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The cardiac actions of the nitroxyl (HNO) donor Angeli's salt are thiol-sensitive and cGMP-dependent: impact of diabetes

R.H. Ritchie,1 K.Y. Chin,1,2 C. Qin,1 N. Cao,1 B.K. Kemp-Harper3 and O.L. Woodman,2 1Heart Failure Pharmacology, Baker IDI Heart & Diabetes Institutes, Prahran, VIC 3004, Australia, 2School of Medical Sciences, RMIT University, Bundoora, VIC 3083, Australia and 3Department of Pharmacology, Monash University, VIC 3800, Australia.

Introduction: HNO is a novel redox sibling of NO with multiple cardioprotective actions, including potent enhancement of left ventricular (LV) function and vasodilatation, favourable therapeutic properties for heart failure. Both cGMP and CGRP are putative mediators of HNO actions. In the diabetic heart, impaired LV function is accompanied by impaired inotropic responsiveness, but the impact of diabetes on cardiac HNO effects are unknown.

Aims: To explore the cardiac mechanisms of action of the HNO donor Angeli's salt in the intact heart, and the impact of diabetes on these effects.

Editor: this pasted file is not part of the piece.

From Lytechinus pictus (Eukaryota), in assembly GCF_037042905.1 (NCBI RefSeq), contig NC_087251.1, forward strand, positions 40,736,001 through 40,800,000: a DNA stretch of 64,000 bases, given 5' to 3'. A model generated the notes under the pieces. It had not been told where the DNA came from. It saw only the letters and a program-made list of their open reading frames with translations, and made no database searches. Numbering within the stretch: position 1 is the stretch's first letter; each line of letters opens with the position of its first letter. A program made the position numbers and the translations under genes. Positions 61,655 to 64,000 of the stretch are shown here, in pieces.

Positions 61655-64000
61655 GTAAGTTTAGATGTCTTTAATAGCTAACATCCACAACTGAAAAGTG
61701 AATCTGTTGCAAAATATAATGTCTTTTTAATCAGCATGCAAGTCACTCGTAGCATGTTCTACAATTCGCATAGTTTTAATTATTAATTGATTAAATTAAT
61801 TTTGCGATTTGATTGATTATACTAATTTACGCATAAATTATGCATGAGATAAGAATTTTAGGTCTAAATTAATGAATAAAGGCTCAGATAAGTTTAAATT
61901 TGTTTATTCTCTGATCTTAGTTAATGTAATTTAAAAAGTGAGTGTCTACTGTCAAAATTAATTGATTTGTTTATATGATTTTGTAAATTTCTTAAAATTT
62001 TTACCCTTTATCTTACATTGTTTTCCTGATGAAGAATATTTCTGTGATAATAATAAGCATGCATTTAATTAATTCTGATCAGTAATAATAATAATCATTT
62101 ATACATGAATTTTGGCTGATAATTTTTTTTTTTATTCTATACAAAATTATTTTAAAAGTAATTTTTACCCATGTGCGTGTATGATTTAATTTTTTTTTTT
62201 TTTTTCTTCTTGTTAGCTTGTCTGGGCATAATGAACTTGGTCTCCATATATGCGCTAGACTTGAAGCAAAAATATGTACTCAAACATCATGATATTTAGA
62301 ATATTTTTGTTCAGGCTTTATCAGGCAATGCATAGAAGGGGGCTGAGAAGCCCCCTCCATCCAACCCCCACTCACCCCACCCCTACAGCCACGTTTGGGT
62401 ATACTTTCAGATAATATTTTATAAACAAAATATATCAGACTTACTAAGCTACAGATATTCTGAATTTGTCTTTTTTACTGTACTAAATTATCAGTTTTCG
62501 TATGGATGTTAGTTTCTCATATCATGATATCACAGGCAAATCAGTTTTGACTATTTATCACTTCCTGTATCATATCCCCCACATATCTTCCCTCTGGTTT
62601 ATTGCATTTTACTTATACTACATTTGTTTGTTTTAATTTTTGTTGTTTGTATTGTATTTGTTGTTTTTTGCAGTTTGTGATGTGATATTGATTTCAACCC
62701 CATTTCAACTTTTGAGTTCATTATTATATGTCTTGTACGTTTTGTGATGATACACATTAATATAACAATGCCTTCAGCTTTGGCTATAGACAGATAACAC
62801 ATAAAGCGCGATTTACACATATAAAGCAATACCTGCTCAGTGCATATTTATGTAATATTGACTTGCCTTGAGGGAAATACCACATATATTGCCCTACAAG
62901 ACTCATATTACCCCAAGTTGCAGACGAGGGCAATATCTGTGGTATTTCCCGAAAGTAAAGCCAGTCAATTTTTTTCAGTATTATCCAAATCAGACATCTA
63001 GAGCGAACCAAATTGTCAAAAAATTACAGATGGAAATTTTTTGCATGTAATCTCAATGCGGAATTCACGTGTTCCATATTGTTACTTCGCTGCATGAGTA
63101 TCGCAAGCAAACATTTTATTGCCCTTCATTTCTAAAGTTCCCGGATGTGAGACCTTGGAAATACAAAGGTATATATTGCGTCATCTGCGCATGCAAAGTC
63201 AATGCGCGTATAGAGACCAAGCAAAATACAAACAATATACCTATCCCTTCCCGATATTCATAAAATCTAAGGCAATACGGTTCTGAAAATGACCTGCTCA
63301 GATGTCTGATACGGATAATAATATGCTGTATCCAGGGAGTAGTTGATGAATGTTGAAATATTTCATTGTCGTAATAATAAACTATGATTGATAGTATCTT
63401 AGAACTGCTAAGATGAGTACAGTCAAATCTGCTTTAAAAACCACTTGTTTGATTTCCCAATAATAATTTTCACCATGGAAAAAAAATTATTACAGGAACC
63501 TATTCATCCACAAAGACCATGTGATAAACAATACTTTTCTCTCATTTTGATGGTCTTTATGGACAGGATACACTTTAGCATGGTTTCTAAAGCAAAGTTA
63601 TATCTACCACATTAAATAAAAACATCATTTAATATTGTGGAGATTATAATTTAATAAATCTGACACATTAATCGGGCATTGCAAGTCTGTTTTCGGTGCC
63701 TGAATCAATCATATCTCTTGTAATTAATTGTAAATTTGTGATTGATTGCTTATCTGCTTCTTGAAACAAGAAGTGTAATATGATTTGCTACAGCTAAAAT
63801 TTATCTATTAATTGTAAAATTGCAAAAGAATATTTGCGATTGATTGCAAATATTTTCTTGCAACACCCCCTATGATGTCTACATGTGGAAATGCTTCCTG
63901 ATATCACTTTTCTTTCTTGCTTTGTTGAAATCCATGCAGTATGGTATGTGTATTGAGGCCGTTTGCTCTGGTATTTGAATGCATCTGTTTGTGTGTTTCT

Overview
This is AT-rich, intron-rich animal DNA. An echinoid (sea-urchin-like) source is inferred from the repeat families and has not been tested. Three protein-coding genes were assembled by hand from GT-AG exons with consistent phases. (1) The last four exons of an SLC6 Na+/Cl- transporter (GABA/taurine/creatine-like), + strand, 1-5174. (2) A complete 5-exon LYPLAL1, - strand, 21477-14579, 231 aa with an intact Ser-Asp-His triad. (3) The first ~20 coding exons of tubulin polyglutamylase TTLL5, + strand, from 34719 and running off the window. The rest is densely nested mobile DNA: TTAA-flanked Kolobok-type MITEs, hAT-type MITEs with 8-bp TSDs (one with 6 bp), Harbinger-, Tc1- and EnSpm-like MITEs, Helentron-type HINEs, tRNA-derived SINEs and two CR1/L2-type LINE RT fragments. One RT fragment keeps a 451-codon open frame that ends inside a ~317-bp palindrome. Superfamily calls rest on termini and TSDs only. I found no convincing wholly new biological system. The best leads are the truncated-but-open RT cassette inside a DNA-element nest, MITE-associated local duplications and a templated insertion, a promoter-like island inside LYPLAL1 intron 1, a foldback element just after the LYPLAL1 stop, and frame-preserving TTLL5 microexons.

Methods: Hearts from anaesthetised male Sprague-Dawley rats (350-400g, 100mg/kg Ketamine + 12mg/kg Xylazine i.p.) were subjected to Langendorff perfusion at constant pressure. LV function and coronary flow were monitored continuously. Dose-response curves to Angeli's salt were performed following preconstriction with U46619 to ∼50% of baseline coronary flow. Hearts isolated from rats subjected to 8 weeks streptozotocin (55mg/kg i.v.) diabetes or their vehicle shams were also studied.

Results: In normal hearts, Angeli's salt (10pmol-10μmol) elicited significant dose-dependent increases in LV systolic function (LV systolic pressure, LV developed pressure, LV+dP/dt), LV diastolic function (LV end-diastolic pressure, LV-dP/dt) and coronary flow. All of these effects were significantly inhibited by co-administration of the HNO scavenger L-cysteine (4mM) or the soluble guanylyl cyclase inhibitor ODQ (10μM), but were insensitive to the CGRP antagonist CGRP8-37 (0.1μM). The positive ionotropic effects of Angeli's salt remained evident in diabetic hearts (albeit slightly blunted); whereas diabetes markedly impaired inotropic responsiveness to isoprenaline (0.1nmol). The enhanced LV diastolic function elicited by Angeli's salt was preserved in diabetic hearts, whilst the vasodilator actions were markedly attenuated.

Discussion: Our results demonstrate that the inotropic and vasodilator effects of Angeli's salt are mediated by HNO and cGMP, but not CGRP. HNO donors may represent additional options for inotropic support for the diabetic heart.